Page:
The Center for AAC and Autism

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Language Connections

Words are the Building Blocks of Language

The majority of spoken language is composed of novel combinations of words. If a person had a transcript of everything he had said during the day, it would be unlikely that any phrase or sentence would be duplicated. In order for a non-verbal individual to be able to generate whatever he wants to say, their AAC system needs to be word-based rather than phrase-based because words can be combined in unlimited ways for expression, but phrases cannot. Words allow for independent expression while phrase based systems are typically dependent someone other than the speaker to predict communication needs.

The ability to “say” individual words on an AAC device may help the child with auditory processing problems to be able to discriminate each word and its meaning rather than understanding chunks of words as a whole. An autistic child may hear “I want computer” as a single utterance and only be able to use those words to get the computer. When individual words are taught and there is the ability to say each word individually, then the meaning of each word can be understood and then these words can used in different ways.

Frequently used Words are Emphasized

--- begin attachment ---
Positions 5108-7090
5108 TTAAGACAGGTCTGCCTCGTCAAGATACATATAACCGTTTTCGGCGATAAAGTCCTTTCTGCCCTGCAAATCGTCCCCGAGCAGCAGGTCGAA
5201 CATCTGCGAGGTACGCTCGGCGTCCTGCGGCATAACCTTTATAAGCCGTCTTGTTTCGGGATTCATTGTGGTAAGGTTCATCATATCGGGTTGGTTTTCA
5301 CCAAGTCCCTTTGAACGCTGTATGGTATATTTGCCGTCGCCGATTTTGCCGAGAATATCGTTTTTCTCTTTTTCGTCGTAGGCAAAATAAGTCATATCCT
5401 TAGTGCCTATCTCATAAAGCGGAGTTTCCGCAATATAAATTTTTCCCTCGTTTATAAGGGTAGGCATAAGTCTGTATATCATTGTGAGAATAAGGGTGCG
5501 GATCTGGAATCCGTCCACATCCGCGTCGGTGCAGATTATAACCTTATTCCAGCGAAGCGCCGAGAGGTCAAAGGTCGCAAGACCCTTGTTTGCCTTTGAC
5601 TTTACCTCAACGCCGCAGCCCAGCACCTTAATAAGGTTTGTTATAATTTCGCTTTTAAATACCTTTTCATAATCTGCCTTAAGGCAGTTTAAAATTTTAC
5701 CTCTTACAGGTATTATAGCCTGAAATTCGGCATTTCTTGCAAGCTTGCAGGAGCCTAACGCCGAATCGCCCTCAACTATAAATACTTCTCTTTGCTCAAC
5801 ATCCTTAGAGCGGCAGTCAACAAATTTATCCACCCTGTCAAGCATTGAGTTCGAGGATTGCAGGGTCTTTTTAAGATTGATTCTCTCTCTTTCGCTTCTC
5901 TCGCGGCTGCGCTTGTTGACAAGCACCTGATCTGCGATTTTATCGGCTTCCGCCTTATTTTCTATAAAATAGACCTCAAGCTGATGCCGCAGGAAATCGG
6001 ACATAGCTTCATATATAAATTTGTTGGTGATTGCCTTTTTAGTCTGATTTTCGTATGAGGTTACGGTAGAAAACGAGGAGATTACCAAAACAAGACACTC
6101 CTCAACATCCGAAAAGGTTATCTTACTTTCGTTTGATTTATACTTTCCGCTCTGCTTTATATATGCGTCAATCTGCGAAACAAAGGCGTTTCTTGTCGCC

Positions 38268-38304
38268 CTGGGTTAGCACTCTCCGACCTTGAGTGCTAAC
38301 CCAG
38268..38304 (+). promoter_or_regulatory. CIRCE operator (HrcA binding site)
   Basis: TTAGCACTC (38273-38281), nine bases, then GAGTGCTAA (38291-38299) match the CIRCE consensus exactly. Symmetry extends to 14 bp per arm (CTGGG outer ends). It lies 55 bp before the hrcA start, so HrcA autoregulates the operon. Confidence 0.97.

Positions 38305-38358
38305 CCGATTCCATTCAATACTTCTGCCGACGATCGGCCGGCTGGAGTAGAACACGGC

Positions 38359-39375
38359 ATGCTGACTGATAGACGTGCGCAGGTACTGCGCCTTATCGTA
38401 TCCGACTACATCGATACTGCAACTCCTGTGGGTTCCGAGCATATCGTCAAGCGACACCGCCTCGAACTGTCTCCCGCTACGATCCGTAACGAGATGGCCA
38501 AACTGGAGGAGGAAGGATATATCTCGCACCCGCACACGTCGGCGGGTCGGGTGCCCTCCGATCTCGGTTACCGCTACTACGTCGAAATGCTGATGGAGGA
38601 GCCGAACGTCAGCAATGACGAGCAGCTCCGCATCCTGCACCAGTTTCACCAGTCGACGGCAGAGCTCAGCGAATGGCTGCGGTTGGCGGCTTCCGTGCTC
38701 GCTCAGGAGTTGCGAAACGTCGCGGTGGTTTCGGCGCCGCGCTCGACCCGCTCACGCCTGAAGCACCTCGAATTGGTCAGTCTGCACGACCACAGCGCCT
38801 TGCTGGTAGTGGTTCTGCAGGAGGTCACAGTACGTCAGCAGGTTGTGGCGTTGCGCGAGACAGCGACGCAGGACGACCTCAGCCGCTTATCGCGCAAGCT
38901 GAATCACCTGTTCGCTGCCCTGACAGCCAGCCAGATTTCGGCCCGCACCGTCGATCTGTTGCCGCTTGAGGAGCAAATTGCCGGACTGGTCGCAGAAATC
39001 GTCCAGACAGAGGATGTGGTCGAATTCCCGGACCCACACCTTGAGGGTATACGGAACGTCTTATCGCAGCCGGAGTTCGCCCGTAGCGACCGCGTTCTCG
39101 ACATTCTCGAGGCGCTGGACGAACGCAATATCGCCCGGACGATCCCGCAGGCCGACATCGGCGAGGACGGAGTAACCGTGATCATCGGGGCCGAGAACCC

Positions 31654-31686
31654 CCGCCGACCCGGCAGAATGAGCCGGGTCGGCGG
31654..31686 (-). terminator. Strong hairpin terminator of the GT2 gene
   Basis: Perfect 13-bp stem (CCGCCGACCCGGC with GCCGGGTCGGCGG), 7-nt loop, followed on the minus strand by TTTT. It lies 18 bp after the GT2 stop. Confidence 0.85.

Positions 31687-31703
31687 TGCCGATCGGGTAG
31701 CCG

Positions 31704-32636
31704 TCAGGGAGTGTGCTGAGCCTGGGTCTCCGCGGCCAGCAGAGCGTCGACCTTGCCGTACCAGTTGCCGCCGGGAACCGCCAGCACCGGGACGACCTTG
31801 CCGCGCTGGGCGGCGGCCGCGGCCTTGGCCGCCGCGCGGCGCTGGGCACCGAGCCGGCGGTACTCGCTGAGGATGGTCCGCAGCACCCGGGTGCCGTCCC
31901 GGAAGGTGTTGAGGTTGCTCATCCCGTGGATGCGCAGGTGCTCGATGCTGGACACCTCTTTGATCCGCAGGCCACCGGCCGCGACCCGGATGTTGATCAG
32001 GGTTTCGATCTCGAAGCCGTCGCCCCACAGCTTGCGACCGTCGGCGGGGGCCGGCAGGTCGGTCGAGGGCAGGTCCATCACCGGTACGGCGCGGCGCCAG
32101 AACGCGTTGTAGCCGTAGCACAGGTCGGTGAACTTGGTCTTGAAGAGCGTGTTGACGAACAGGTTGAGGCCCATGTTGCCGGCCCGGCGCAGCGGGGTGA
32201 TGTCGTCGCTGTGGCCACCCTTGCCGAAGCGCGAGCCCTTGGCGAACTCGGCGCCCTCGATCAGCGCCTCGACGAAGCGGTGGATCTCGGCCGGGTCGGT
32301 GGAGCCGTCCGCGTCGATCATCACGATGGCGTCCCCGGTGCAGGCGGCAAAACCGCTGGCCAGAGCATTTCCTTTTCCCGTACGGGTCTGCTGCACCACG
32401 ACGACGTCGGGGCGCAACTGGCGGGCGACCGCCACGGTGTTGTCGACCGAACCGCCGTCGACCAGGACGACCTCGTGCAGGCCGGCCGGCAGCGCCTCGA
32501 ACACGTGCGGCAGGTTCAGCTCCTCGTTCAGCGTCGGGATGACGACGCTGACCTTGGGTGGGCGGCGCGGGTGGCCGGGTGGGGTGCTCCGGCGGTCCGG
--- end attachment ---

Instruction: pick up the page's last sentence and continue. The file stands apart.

The most frequently occurring words in speech, core words, are emphasized and typically taught first. There are more opportunities during the day to use the word “more” than the word “cookie” and is therefore more powerful. The word would be taught across several activities so the meaning of the word can be refined. In spoken language, words can have multiple meanings. You can “turn it on,” “turn it off,” “turn around,” “make a U-turn,” and say, “my turn.” The manner in which “turn” is accessed should be the same in all these utterances. The ability to access individual words, allows the user to combine them to mean different things based on the words around them.

Language System

The language system chosen should adhere to the above mentioned principles: consistent motor plans that don’t change based on the activity or the individual’s language progression, access to individual words, and the ability to access a word one way to express all the meanings of that word.

The Unity Language System is typically utilized when implementing the LAMP approach as it contains features important in developing automaticity and language. Core and fringe words are accessed using consistent motor plans. Also, Unity uses multi-meaning icons which allows access to a large vocabulary with 1-3 keystrokes. Single meaning picture systems typically require so many pictures that the systems become a cognitive challenge for the user to navigate the pages or categories to find the picture. Navigation of pages and categories does not allow for the development of automaticity. A possible additional benefit of Unity is that the abstractness of the icons may enhance the user’s ability to use them to express the multiple meanings of words. For example, using a “concrete picture” of a boy running to say “running” may make it difficult for the autistic individual to use the same icon to say, “my nose is running” or “I don’t like running water.”